The IUP Journal of Case Folio
Procter & Gamble's 'Double Down' Strategy During Covid-19 Pandemic

Article Details
Pub. Date : March 2022
Product Name : The IUP Journal of Case Folio
Product Type : Article
Product Code : IJCF010322
Author Name : Munmun Samantarai and Debapratim Purkayastha
Availability : YES
Subject/Domain : Management
Download Format : PDF Format
No. of Pages : 20



The case discusses the strategy of US-based FMCG giant Procter & Gamble (P&G) during the coronavirus (Covid-19) pandemic in 2020. P&G decided to 'double down' on marketing as demand for its products soared due to consumers' panic buying amid lockdown scare in the US. This decision came in just after P&G's third-quarter financial results revealed a massive surge in sales, the best US sales in decades. The Covid-19 outbreak spread to countries across the world and marked its presence in the US in January 2020. By March 2020, as the coronavirus transmission rapidly spread across the country, a national emergency was declared in the US urging people to stay indoors. Following the emergency announcement, stores across US were f looded by hordes of shoppers, and shelves were emptied as people were looking to stockpile groceries and household items to prepare to hunker down in the midst of the growing pandemic. Apart from staples, sanitizers, and cleaners, the items much on demand were paper products like tissues, paper towels and tissue paper. With products f lying off the shelves in no time, grocers had to hire more employees to restock and manage stores. Further, to address the shortage of essentials, specifically toilet paper, grocers were compelled to put purchase limits, and leading toilet paper manufacturers had to ramp up production. Meanwhile, with the surFging sales across all its categories, P&G's saw it as a huge opportunity to increase brand visibility by reminding consumers of its brands and make them stay loyal. The FMCG Company decided to boost its advertising plans, while other companies were withholding their budget for cost saving. The global economy was likely to fall into recession, and a major shift in consumer buying behavior was expected. With demand being subdued due to the pandemic, except for select categories like essentials, it would be interesting to see how successful P&G's double down strategy would be in brand-building and capturing consumer mind-space.

Our intent is to reach as many people as we can-with as little excess frequency as possible-with strong messages to help people understand: What is this product? How does it help you? Why is it better? Why should you buy it? That's why we're really doubling down on communication and advertising. People need our products and we want to make sure that it's available for them, so that's why we're continuing to press ahead.1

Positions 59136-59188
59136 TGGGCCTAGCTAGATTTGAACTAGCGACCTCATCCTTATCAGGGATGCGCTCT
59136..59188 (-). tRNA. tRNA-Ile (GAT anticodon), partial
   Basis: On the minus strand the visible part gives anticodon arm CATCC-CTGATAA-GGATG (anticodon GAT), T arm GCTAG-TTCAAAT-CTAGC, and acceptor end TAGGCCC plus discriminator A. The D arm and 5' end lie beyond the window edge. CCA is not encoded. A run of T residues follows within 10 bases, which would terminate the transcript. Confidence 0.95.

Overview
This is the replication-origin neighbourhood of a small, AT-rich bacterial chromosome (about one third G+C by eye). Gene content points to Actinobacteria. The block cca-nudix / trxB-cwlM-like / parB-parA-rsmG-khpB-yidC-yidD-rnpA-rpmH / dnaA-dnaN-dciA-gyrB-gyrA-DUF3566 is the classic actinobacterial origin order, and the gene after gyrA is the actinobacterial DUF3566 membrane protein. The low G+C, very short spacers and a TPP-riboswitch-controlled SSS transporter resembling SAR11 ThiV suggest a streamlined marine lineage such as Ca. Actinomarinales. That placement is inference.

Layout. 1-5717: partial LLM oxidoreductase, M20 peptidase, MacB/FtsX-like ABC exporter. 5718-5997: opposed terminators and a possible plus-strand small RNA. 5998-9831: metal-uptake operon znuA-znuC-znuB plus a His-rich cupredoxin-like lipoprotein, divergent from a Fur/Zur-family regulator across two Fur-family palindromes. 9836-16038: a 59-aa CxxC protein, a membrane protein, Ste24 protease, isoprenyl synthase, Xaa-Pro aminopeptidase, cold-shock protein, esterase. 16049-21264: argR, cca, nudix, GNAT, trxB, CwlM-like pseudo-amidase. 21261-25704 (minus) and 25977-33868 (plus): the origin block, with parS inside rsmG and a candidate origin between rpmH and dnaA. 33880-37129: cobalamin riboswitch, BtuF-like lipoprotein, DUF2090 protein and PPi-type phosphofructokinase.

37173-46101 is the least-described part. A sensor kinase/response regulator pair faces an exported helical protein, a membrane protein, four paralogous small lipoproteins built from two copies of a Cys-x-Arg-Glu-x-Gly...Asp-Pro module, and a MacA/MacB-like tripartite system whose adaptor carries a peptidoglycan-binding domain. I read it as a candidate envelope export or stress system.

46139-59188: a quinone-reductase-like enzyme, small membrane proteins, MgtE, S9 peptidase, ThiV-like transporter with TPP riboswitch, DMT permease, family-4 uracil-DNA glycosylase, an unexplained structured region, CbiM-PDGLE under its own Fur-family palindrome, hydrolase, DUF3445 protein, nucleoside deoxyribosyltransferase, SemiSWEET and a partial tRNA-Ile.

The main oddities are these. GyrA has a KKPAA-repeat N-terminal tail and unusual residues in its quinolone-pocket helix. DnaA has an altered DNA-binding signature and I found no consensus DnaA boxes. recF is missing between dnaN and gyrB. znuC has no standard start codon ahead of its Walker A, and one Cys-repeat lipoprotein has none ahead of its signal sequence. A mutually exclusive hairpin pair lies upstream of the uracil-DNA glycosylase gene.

- Marc S. Pritchard, Chief Brand Officer, P&G, 2020.

We were expecting more variations in results and guidance due to global coronavirus uncertainty. Instead, P&G seems to be benefitting from the solid, and often predictable, demand of household necessities. 2

- John Boylan, Analyst, Edward Jones, in 2020.


In April 2020, US-based Fast Moving Consumer Goods (FMCG) giant Procter & Gamble (P&G), decided to 'double down' its media plans amid the coronavirus pandemic3 (Covid-19).4 While many global brands were holding back on marketing spend, P&G saw it as a huge opportunity to increase brand visibility by reminding consumers of its brands and benefits.5 The multinational firm thus decided to ramp up its advertising plans rather than withholding its budget during the pandemic. Commenting on the move, Jon Moeller (Moeller) Chief Financial Officer, P&G said, "We need to work hard to ensure that we maintain mental and physical availability to the greatest extent possible, so that those consumers return to their beloved and trusted brands - which are ours - as they're more fully available. There's a big upside here in terms of reminding consumers of the benefits that they've experienced with our brands and how they've [met] their family's needs, which is why this is not a time to go off air."6 This announcement came soon after the company reported better-than-expected sales growth for the March-ended third quarter of the fiscal year 2020.7 P&G posted a 6 percent surge in organic sales.8 In addition, it $17.2 billion, a little below analysts' forecast of $17.4 billion.9 It also reported core earnings of $1.17 per share, rising 10 percent year-over-year topping the market analysts' expectation for $1.13 per share.10 The company witnessed a boost in its sales due to the Covid-19 induced panic buying among the consumers. Essential products such as soap and toilet paper especially the demand for Charmin bath tissue and Bounty paper towels helped drive the growth.11 P&G also saw big gains in home care and healthcare categories.